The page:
Glitterati, Redux: I wonder if the film industry is due for another shakeup. They are dealing with a business model that has few tools to combat piracy; thankfully two factors have helped them: Netflix/Redbox/etc. and 3D. Netflix has provided a cheap alternative to piracy, while 3D films (and other special-effects laden movies) require butts in seats. But is the thrill over? The expected blockbuster John Carter was a colossal flop over this past weekend, echoing last years dismal showing of Mars Needs Moms. Both films, produced by Disney, required writedowns for their earnings expectations. No longer can studios expect overseas profits to bail them out of big-time action flicks; in the past, they could always count on the rest of the world to make up the loss (since action films translate into any language). The biggest markets, such as India, Europe, and China, have caught on, and so expenses have risen as well as the revenues. The industry has had flops before, but the sure things not even five years ago no longer are.
Bracket Time: It's March Madness time, and I...don't care. I enjoy sports, but as I've mentioned many times, I don't care for basketball, I am iffy on baseball, and college sports of any sort--including football--bore me senseless. Besides my philosophical opposition to the nature of college sports, I just find it boring. There are too many teams, they aren't picked based on merit, and the one-and-done aspect makes it less of a test of skill and more a random crapshoot of high expectations. I used to do the college/office pools and basically randomly picked teams, but it ended up just being a complete waste of money and time so I stopped.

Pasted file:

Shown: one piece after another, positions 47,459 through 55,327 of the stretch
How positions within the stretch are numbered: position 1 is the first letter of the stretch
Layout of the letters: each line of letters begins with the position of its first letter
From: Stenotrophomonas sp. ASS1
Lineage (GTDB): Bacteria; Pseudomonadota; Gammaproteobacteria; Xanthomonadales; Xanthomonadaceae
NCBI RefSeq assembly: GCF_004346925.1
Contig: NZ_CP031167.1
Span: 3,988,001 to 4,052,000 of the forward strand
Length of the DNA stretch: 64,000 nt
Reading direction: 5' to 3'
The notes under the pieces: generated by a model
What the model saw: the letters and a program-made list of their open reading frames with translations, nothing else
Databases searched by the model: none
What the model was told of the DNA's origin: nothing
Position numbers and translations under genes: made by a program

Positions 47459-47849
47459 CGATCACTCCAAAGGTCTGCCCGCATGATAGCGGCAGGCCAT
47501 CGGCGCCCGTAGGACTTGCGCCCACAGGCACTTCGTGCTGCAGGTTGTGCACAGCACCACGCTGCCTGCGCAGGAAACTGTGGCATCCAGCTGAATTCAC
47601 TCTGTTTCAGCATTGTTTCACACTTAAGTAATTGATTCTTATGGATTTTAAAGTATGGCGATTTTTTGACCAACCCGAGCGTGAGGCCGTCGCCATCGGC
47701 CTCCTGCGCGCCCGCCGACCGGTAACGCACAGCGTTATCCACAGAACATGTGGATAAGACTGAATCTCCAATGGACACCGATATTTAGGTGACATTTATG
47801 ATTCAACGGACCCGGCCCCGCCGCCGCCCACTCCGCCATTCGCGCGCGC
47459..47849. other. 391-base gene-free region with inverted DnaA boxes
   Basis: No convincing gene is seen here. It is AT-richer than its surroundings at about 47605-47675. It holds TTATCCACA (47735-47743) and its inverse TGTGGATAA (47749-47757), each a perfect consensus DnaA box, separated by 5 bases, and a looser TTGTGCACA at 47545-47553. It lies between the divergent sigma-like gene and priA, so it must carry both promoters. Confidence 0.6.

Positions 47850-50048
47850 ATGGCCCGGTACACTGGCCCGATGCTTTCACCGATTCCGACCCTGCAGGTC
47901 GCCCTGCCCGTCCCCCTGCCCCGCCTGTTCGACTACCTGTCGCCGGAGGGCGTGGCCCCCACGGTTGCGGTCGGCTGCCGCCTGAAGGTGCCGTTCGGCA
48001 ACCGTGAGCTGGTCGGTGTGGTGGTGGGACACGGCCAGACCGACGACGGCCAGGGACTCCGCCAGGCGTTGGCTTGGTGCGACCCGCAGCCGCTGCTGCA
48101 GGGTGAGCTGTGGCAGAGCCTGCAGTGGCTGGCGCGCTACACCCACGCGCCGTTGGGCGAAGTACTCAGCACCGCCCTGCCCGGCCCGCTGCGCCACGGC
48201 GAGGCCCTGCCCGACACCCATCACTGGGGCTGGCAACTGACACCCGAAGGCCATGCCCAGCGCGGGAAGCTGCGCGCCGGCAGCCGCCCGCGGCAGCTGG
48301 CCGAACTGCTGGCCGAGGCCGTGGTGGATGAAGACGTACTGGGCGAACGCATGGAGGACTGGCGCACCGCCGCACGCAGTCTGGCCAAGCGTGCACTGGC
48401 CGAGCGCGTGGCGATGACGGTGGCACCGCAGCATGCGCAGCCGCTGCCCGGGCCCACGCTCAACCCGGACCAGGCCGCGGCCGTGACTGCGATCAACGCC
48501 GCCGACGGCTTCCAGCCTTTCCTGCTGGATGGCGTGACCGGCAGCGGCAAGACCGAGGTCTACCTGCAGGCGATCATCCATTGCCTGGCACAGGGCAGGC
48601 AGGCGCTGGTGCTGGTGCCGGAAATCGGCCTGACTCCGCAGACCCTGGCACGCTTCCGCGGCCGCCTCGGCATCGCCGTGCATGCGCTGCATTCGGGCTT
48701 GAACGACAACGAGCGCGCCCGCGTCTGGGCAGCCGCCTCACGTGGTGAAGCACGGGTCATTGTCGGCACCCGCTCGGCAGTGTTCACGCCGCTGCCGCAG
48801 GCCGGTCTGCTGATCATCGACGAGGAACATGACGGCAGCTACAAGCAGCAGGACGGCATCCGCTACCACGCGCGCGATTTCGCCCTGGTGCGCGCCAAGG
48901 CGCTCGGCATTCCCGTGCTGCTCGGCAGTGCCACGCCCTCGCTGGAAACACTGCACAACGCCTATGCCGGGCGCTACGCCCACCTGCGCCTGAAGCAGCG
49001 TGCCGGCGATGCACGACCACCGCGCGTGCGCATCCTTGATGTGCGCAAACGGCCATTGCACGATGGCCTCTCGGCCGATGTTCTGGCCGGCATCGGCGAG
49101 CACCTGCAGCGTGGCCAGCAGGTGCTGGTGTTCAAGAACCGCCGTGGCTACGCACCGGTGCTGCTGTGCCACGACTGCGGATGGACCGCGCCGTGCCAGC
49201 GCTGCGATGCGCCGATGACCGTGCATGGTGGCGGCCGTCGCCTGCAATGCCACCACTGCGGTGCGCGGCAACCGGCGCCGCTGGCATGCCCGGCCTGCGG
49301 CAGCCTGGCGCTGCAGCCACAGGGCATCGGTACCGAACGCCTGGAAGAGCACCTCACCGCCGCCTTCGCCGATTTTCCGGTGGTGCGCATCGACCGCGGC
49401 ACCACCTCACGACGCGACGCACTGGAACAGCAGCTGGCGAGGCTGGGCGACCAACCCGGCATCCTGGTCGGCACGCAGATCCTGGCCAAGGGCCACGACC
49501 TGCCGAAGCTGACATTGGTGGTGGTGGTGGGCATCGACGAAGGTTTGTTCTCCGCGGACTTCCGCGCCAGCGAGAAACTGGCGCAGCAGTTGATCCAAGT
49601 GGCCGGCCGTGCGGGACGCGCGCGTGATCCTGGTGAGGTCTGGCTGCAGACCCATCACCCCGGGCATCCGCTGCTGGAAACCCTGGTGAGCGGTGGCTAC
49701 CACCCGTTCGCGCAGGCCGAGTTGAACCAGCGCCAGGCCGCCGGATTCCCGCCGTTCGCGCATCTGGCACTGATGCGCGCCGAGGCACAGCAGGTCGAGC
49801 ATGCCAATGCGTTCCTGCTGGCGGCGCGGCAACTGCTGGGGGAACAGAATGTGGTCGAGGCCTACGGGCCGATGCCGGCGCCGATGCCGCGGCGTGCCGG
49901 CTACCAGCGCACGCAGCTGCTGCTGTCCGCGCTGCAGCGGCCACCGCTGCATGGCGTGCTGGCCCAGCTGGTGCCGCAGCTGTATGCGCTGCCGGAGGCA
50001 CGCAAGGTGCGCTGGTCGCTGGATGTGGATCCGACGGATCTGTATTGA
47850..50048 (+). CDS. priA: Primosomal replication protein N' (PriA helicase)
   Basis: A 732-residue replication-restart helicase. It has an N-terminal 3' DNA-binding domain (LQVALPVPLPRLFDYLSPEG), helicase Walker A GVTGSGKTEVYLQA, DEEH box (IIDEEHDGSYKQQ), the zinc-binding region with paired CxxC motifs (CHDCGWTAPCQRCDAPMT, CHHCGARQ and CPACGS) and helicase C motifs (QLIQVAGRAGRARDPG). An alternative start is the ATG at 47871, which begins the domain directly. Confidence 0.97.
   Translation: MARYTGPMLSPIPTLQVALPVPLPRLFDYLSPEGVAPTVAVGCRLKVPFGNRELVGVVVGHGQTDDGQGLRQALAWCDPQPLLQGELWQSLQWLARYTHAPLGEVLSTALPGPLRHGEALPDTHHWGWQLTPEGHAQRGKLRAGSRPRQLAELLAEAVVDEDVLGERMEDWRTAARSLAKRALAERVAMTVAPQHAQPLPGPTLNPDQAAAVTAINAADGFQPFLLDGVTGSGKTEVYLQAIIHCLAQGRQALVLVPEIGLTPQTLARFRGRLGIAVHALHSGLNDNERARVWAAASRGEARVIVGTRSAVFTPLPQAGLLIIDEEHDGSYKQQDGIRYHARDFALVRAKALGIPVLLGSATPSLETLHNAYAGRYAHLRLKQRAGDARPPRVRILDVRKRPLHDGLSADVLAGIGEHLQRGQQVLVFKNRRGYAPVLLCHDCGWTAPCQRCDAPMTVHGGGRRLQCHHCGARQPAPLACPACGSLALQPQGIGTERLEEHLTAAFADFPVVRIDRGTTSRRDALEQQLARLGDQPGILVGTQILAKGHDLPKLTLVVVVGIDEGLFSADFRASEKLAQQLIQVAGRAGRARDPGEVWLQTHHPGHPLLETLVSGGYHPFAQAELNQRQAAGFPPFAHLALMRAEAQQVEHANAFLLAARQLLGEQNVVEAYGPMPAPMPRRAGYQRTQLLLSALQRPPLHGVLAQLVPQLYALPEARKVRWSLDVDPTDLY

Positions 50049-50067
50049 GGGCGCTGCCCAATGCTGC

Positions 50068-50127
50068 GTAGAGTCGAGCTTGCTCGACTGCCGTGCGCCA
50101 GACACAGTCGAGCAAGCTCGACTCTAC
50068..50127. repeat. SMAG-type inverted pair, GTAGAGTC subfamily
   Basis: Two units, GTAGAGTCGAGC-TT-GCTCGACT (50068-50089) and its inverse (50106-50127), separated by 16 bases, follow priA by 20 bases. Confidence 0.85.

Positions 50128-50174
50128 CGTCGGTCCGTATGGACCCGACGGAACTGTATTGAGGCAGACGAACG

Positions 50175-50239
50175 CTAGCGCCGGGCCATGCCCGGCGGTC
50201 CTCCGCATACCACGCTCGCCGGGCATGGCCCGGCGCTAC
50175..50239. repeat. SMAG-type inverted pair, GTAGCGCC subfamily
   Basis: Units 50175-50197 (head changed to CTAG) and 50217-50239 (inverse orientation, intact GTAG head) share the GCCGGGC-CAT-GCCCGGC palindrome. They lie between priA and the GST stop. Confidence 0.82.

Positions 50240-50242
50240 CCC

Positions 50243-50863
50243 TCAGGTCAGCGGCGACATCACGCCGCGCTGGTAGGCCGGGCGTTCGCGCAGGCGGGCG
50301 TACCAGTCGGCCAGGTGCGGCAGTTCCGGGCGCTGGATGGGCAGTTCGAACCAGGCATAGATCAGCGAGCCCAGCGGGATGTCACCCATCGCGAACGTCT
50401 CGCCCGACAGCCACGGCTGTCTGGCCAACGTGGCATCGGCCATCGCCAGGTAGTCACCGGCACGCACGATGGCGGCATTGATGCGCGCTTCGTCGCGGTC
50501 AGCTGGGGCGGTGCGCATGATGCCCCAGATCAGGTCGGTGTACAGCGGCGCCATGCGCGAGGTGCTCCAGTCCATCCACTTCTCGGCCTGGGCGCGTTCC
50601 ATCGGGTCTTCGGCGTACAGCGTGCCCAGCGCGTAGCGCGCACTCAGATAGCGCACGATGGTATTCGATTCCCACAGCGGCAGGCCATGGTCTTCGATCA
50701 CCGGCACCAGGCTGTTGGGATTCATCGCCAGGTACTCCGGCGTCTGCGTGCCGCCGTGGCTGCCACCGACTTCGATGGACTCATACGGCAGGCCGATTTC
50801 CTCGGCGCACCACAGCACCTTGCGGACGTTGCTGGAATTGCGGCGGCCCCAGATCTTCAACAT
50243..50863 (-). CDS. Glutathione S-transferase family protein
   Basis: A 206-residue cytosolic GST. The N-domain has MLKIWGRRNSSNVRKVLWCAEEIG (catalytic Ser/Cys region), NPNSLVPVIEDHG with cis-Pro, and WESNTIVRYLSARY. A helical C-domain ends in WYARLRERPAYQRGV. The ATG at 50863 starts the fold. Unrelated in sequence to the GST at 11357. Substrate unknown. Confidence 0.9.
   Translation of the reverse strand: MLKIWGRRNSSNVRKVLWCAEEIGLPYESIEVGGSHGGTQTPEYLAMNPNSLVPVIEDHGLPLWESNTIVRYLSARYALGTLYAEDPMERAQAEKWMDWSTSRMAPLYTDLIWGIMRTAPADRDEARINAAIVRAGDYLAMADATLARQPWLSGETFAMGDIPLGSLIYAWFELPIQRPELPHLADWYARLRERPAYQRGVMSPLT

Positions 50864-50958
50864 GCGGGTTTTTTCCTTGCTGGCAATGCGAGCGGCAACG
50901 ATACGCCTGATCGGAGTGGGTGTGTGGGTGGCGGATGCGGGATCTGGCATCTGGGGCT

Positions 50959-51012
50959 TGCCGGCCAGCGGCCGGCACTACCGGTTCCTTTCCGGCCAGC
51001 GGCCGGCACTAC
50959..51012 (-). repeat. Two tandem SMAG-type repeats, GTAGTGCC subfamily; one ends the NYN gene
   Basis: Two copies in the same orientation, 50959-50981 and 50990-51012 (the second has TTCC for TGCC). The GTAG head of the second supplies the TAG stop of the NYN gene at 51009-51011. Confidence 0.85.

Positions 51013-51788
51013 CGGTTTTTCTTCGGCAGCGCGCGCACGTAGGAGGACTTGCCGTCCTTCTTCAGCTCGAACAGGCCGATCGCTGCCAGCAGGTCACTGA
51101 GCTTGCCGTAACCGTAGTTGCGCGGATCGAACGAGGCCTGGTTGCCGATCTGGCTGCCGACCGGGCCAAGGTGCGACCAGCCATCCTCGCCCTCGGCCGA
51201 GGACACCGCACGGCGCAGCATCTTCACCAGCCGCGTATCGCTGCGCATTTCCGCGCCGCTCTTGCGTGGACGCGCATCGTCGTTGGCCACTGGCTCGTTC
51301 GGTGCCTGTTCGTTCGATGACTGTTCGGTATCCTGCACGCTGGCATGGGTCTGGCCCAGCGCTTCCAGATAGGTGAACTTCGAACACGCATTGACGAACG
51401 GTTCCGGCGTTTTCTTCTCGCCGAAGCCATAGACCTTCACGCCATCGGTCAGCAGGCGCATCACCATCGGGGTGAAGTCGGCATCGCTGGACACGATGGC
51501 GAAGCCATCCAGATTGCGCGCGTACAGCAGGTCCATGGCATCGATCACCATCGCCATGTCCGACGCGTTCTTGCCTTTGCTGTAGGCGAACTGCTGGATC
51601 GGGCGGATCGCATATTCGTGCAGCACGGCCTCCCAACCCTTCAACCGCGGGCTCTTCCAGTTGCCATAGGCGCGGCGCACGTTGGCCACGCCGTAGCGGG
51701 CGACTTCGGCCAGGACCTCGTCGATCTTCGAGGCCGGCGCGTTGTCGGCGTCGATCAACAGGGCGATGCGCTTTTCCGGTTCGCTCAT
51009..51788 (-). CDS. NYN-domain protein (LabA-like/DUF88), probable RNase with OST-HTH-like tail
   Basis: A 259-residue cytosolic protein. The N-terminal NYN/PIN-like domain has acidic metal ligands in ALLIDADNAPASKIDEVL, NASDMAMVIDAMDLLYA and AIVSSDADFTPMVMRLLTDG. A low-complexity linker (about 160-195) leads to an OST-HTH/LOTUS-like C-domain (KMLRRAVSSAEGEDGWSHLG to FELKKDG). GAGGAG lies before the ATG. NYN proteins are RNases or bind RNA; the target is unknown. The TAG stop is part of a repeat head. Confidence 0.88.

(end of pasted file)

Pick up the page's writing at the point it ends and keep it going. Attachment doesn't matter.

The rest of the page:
Same As It Ever Was: My post yesterday about the presidential primaries sparked me researching the 1912 election, one of the few where there were three viable candidates (former president Theodore Roosevelt, New Jesery Governor Woodrow Wilson, and sitting president William Howard Taft) and one decent third (fourth?) party candidate (socialist Eugene V. Debs). A very good book, 1912: Wilson, Roosevelt, Taft and Debs--The Election that Changed the Country by James Chace has all of the details. Not only was it an interesting election, it was also one of those transitional times in our country where everything was defined in each of those candidates. That said, the one thing I can note is that nothing ever changes. The issues and faces change, but the same accusations, the same knee-jerk reactions to two words out of a thousand, and the same petty differences that end up having huge consequences were present back then as they are today. It's disappointing, but also alarmingly comfortable.
As an aside, the new season of After Hours starts today. I know it's not everyone's cup of tea, but I get a kick out of it.